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  • I have a free pass now.

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  • Nothing happens to those who pass between worlds.

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  • He paused in the doorway to allow a familiar shudder to pass before stepping into the brightly lit antechamber.

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  • Every time I try to sit up, it hurts so bad that I pass out.

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  • Now, would you pass me those mashed potatoes?

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  • I think I'll pass too.

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  • I don't intend to let life pass me by.

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  • When she caught up with a motor home going forty miles an hour, she found no place to pass.

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  • You mean you'd pass up a free dinner just because it was a woman who did the asking?

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  • However, if something worse comes to pass, you will have a choice to make.

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  • Utterly still, she forced herself to breathe, or she'd pass out.

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  • We pass it on like an engagement ring.

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  • Let's stop there before I pass out.

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  • I think I'm gonna pass out.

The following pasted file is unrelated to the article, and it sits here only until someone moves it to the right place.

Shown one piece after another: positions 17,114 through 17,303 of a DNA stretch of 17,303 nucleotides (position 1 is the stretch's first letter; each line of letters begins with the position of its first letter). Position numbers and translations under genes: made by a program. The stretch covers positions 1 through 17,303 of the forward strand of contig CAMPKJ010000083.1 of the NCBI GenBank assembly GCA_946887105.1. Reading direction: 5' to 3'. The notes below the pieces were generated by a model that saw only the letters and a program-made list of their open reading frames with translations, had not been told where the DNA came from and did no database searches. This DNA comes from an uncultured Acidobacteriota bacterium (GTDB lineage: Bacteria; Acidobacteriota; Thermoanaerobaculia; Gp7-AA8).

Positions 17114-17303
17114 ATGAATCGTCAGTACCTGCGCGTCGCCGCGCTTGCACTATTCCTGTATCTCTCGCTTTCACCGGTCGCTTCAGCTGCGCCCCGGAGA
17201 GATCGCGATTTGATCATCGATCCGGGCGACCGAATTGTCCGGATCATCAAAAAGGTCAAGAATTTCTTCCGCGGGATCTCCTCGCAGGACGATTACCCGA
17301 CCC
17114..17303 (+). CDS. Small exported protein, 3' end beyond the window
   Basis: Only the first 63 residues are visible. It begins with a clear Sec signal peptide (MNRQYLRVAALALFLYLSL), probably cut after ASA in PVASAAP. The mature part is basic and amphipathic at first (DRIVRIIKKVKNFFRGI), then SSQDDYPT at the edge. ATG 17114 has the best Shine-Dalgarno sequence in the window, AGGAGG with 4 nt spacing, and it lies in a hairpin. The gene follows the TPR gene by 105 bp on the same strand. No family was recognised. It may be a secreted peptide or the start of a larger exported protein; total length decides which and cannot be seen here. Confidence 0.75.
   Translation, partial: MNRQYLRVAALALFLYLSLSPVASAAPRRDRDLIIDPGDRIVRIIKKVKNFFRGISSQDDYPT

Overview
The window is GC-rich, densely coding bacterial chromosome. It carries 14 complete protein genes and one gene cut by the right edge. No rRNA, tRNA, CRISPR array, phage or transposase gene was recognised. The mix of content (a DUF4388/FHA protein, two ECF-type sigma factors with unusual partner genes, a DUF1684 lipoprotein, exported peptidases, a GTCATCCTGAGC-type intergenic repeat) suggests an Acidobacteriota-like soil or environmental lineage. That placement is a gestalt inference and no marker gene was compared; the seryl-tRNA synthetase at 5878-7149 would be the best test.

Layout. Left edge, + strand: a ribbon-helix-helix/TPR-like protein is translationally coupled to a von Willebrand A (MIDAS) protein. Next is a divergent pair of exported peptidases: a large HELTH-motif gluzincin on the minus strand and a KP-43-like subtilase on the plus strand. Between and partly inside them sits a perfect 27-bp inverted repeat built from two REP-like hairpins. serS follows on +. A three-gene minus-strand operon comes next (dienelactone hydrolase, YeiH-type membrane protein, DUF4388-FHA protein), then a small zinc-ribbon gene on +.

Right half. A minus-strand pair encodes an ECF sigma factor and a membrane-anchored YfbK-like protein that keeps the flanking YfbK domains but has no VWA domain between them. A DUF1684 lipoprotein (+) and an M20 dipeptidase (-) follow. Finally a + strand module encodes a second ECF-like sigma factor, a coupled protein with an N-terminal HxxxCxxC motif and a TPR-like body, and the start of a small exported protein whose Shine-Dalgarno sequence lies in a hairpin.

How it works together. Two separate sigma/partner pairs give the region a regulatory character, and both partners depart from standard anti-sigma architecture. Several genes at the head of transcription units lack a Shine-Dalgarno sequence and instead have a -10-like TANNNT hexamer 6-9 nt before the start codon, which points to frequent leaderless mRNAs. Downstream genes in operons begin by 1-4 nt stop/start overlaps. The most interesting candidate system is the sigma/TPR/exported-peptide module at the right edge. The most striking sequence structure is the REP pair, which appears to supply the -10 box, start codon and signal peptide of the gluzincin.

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  • He wanted her, but he wasn't going to settle for a woman unable to pass the ultimate test.

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  • They are violet-red in colour, and on boiling or long standing with dilute acids they pass into the corresponding roseo-salts.

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  • The Diet, which met in 1839, supported the agitation for the release of the prisoners, and refused to pass any government measures; Metternich long remained obdurate, but the danger of war in 1840 obliged him to give way.

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  • For twenty-two years I have lived amongst these pollarded trees, these rutty roads, beside these tangled thickets and streams along whose banks only children and sheep can pass.

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  • If the particles were away, the wave would pass on unbroken and no light would be emitted laterally.

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  • (2) The acceleration of the element at the origin is - n 2 sin nt; so that the force which would have to be applied to the parts where the density is D' (instead of D), in order that the waves might pass on undisturbed, is, per unit of volume, (D' - D)n 2 sin nt.

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  • It is a sack-like tunic of white linen, with narrow sleeves and a hole for the head to pass through, and when gathered up round the waist by the girdle (cingulum) just clears the ground.